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Longer wings for faster springs – wing length relates tospring phenology in a long-distanc e migrant across its range



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Hahn, Steffen y Korner-Nievergelt, Franzi y Emmenegger, Tamara y Amrhein, Valentin y Csörgo, Tibor y Gursoy, Arzu y Ilieva, Mihaela y Kverek, Pave y Pérez Tris, Javier y Pirrello, Simone y Zehtindjiev, Pavel y Salewski, Volker (2016) Longer wings for faster springs – wing length relates tospring phenology in a long-distanc e migrant across its range. Ecology and evolution, 2016 (6). pp. 68-77. ISSN ESSN: 2045-7758

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URL Oficial: http://onlinelibrary.wiley.com/doi/10.1002/ece3.1862/full


In migratory birds, morphological adaptations for efficient migratory flight often oppose morphological adaptations for efficient behavior during resident periods. This includes adaptations in wing shape for either flying long distances or foraging in the vegetation and in climate-driven variation of body size. In addition, the timing of migratory flights and particularly the timely arrival at local breeding sites is crucial because fitness prospects depend on site-specific phenology. Thus, adaptations for efficient long-distance flights might be also related to conditions at destination areas. For an obligatory long-distance migrant, the common nightingale, we verified that wing length as the aerodynamically important trait, but not structural body size increased from the western to the eastern parts of the species range. In contrast with expectation from aerodynamic theory, however, wing length did not increase with increasing migration distances. Instead, wing length was associated with the phenology at breeding destinations, namely the speed of local spring green-up. We argue that longer wings are beneficial for adjusting migration speed to local conditions for birds breeding in habitats with fast spring green-up and thus short optimal arrival periods. We suggest that the speed of spring green-up at breeding sites is a fundamental variable determining the timing of migration that fine tune phenotypes in migrants across their range.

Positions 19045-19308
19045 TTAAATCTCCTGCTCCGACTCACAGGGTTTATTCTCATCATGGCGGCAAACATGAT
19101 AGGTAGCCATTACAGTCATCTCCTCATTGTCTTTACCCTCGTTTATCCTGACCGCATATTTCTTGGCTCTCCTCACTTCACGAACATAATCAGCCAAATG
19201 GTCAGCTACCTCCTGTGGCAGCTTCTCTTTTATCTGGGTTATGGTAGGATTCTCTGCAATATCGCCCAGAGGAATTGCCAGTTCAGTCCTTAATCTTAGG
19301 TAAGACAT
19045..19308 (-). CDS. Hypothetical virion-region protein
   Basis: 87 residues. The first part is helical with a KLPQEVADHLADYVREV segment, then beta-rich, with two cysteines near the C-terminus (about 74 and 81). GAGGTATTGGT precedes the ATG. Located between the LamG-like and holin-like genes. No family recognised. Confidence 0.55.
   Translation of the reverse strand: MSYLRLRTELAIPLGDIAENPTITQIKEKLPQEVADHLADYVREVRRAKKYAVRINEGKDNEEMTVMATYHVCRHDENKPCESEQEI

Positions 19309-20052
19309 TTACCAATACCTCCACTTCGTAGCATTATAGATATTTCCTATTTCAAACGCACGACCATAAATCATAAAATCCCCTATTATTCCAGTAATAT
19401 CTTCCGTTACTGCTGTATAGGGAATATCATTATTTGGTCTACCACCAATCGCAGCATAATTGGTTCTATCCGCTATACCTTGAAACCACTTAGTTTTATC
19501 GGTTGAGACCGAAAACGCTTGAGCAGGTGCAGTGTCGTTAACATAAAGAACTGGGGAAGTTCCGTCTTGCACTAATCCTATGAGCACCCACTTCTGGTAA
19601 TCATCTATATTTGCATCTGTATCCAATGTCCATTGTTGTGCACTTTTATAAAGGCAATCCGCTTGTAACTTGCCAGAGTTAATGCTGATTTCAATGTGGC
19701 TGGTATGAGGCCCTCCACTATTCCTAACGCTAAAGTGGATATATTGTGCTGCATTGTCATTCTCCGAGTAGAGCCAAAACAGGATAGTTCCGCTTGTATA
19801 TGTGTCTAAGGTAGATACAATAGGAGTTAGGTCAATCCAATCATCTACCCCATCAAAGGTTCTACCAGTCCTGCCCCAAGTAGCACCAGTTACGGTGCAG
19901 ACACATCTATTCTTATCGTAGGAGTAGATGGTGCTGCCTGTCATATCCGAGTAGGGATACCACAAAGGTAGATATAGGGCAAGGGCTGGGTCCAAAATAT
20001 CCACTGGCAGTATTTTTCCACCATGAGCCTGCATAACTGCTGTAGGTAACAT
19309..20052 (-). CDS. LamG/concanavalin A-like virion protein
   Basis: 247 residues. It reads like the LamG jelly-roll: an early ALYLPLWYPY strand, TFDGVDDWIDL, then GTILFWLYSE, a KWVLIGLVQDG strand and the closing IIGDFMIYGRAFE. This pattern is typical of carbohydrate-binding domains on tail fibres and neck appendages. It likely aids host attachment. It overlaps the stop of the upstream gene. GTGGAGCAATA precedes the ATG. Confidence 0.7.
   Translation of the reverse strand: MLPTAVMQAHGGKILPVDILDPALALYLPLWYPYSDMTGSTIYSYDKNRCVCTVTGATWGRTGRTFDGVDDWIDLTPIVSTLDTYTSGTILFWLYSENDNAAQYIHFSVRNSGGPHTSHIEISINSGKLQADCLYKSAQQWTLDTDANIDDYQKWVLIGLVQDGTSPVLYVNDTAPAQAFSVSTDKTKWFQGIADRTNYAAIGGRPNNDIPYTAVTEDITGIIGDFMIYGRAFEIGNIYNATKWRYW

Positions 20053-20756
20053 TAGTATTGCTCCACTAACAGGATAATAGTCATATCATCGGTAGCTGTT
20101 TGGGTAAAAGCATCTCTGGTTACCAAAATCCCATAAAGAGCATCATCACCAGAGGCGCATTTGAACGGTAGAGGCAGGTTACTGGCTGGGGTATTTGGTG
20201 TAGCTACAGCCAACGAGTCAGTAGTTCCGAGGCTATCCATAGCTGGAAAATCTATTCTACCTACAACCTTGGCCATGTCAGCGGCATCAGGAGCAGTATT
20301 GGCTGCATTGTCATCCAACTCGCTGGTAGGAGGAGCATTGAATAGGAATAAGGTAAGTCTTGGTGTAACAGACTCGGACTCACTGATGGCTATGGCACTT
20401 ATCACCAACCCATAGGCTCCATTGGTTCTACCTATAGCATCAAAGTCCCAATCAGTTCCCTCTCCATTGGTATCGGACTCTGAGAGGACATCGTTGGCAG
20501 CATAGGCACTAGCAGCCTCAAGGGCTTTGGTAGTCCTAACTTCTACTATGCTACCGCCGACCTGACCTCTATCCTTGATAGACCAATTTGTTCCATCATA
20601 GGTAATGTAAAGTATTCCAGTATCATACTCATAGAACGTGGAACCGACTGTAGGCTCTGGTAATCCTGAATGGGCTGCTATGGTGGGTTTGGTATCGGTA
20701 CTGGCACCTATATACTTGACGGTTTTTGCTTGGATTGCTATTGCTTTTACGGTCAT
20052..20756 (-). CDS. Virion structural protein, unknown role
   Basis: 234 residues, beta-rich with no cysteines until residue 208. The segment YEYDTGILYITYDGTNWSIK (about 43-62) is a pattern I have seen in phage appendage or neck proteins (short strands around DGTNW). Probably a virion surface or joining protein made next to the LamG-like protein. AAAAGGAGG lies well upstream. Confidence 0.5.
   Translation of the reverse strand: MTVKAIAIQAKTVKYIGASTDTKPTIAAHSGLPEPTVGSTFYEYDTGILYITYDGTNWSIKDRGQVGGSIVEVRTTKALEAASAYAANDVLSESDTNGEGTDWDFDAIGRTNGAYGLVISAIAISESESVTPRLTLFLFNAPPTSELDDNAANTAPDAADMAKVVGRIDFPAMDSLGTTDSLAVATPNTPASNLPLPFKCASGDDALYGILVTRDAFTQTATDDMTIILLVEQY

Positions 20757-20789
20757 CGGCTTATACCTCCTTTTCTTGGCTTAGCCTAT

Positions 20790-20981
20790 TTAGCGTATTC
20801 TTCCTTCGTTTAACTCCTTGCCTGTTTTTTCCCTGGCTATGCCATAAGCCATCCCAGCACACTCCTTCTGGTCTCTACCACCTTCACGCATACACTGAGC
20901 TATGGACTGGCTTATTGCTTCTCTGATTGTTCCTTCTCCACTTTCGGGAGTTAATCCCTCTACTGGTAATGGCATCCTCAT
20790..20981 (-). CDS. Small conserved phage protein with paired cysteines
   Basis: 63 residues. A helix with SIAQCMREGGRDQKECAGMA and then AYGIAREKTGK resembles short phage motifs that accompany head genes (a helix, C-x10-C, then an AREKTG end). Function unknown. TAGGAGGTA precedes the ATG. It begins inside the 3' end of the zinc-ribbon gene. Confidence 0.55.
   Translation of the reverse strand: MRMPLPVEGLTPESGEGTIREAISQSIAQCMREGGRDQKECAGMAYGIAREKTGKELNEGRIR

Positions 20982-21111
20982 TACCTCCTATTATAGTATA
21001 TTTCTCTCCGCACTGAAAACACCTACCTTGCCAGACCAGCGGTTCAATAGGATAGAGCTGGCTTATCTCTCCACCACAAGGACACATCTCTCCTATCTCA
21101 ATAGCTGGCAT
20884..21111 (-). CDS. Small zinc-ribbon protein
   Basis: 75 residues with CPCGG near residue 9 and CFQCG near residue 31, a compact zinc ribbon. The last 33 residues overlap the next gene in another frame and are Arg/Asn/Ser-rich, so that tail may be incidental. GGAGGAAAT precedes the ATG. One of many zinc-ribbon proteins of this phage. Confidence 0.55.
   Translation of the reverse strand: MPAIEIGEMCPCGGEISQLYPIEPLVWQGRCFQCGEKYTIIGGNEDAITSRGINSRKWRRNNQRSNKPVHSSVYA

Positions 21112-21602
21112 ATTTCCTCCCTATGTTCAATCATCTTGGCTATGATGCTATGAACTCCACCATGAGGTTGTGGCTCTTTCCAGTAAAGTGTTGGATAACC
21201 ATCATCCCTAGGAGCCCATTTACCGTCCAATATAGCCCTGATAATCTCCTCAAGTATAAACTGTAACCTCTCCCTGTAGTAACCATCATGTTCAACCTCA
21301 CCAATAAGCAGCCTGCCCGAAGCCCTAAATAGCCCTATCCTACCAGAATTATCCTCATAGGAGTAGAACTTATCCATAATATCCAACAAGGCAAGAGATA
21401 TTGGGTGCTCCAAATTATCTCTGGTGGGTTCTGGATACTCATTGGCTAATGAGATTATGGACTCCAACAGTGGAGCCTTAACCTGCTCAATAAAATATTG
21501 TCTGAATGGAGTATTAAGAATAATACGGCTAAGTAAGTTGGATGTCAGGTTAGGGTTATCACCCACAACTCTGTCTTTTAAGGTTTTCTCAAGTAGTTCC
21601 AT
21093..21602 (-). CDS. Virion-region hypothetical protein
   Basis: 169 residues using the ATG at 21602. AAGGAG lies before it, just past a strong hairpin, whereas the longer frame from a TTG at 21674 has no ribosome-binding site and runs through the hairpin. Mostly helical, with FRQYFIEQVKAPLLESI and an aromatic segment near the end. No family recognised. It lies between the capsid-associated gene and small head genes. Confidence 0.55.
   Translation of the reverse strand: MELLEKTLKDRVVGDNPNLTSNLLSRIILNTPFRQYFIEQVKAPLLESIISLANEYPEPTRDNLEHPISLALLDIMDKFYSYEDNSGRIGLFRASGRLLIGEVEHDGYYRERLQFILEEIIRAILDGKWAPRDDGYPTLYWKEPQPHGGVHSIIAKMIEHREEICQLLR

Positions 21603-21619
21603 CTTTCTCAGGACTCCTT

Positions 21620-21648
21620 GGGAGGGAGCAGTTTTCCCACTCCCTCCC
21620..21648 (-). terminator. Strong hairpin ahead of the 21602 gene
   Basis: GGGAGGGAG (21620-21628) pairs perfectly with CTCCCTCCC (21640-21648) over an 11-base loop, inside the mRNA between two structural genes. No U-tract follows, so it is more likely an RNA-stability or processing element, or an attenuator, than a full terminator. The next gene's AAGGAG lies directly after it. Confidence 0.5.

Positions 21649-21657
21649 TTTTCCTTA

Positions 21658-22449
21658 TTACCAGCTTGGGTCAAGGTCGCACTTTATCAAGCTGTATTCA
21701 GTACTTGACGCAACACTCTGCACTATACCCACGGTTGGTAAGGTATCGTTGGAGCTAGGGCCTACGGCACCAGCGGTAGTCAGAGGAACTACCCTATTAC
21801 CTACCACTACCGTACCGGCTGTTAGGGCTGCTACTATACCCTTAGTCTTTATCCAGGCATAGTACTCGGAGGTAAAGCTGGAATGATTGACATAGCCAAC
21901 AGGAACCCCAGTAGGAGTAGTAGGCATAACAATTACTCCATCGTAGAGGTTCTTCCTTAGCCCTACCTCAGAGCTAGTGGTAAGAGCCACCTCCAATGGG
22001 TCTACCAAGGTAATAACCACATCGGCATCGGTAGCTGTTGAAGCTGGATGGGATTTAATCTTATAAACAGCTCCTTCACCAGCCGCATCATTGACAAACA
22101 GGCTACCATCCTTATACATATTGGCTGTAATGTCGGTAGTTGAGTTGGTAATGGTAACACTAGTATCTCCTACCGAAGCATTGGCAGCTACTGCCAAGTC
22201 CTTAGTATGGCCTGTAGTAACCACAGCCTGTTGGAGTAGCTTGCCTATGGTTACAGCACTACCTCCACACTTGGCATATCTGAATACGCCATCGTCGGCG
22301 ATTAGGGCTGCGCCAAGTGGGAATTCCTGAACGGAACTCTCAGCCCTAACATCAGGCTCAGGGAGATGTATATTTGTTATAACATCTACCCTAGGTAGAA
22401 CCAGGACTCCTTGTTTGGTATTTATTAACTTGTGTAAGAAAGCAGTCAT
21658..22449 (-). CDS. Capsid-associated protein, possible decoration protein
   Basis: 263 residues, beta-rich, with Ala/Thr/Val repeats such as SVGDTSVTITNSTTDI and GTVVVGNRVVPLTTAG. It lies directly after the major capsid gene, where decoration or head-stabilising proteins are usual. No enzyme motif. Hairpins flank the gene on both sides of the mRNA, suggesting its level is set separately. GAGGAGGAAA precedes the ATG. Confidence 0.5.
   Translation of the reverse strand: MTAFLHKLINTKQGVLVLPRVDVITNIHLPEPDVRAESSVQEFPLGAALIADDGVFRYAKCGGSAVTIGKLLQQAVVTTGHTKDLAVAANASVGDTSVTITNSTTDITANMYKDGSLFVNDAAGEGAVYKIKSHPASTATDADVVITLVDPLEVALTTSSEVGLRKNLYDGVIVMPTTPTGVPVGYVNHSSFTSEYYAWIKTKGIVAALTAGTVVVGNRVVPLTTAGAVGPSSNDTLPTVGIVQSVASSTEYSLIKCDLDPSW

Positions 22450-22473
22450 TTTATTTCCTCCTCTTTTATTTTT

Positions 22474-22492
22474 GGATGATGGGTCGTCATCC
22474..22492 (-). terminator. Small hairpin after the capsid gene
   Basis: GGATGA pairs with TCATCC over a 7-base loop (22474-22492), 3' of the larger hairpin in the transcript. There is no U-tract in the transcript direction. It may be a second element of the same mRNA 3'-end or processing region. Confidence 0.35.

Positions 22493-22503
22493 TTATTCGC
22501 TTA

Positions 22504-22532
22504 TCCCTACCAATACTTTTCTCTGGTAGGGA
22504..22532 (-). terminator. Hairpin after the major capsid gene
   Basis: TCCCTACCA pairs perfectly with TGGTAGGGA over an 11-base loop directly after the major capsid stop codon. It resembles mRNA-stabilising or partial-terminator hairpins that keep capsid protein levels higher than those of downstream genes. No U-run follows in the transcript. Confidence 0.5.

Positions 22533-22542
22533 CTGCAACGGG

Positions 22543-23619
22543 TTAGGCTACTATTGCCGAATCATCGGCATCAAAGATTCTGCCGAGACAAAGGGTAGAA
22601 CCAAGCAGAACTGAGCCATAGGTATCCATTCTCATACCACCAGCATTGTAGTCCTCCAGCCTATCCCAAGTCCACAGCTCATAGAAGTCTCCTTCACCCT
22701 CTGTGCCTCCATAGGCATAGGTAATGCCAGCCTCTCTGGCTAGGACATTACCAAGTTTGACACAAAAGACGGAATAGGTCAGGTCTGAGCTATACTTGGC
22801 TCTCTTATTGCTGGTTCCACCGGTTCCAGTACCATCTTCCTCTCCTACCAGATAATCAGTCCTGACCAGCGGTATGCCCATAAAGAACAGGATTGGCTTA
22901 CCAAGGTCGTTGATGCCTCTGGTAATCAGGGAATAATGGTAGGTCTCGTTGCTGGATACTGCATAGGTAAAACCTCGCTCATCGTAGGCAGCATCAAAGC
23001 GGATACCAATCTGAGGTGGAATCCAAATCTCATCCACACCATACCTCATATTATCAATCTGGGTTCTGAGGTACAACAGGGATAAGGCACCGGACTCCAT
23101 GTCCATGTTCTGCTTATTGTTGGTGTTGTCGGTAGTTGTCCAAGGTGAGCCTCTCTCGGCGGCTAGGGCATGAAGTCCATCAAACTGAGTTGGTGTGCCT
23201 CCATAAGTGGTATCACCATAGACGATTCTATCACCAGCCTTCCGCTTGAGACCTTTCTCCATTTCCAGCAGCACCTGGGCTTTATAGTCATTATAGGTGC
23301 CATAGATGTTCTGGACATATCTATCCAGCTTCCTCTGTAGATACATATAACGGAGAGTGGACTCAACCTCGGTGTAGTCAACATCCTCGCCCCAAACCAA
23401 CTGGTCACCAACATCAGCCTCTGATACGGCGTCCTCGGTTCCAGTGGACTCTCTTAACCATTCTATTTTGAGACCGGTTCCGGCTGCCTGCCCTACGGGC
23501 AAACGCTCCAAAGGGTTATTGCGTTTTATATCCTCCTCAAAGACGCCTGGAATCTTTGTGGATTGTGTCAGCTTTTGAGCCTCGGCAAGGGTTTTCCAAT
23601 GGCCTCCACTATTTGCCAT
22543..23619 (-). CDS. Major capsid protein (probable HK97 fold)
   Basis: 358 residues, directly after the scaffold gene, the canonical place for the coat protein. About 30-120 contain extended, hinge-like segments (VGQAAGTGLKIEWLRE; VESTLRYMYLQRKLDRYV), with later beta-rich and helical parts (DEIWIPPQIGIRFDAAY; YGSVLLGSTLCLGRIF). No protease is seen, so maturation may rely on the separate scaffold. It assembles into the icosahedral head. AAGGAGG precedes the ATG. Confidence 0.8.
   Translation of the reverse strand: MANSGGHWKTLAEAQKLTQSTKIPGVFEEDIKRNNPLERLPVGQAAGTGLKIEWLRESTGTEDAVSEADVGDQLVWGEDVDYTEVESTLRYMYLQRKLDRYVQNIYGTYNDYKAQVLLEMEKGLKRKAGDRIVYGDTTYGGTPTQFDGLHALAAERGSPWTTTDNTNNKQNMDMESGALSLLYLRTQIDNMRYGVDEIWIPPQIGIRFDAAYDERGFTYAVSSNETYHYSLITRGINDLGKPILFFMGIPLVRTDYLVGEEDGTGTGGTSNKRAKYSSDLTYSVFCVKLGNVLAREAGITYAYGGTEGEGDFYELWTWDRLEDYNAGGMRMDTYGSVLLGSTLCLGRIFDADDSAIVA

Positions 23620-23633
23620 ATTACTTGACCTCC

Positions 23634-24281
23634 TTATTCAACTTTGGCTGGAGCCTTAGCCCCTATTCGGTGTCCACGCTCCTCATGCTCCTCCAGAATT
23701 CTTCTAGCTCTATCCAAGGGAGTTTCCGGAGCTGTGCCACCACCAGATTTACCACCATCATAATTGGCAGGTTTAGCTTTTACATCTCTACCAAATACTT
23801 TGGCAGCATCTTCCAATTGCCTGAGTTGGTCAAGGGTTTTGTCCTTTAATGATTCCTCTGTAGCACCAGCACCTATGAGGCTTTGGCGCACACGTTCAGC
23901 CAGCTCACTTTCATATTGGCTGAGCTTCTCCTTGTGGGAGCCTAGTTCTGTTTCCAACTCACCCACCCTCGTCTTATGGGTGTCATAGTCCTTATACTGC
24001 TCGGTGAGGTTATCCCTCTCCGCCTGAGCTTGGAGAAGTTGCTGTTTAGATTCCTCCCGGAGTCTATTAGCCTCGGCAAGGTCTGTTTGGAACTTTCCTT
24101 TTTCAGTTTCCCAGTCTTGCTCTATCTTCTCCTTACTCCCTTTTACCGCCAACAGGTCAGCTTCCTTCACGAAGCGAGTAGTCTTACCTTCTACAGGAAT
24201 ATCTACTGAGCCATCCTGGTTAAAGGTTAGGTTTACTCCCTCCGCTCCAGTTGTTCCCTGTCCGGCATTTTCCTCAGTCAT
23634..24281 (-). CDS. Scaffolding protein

Tipo de documento:Artículo
Palabras clave:Aerodynamics, Body size, Ecomorphology, Flight, Luscinia megarhynchos, Timing
Materias:Ciencias Biomédicas > Biología > Aves
Ciencias Biomédicas > Biología > Ecología
Código ID:41464
Depositado:22 Feb 2017 09:27
Última Modificación:10 Dic 2018 15:25

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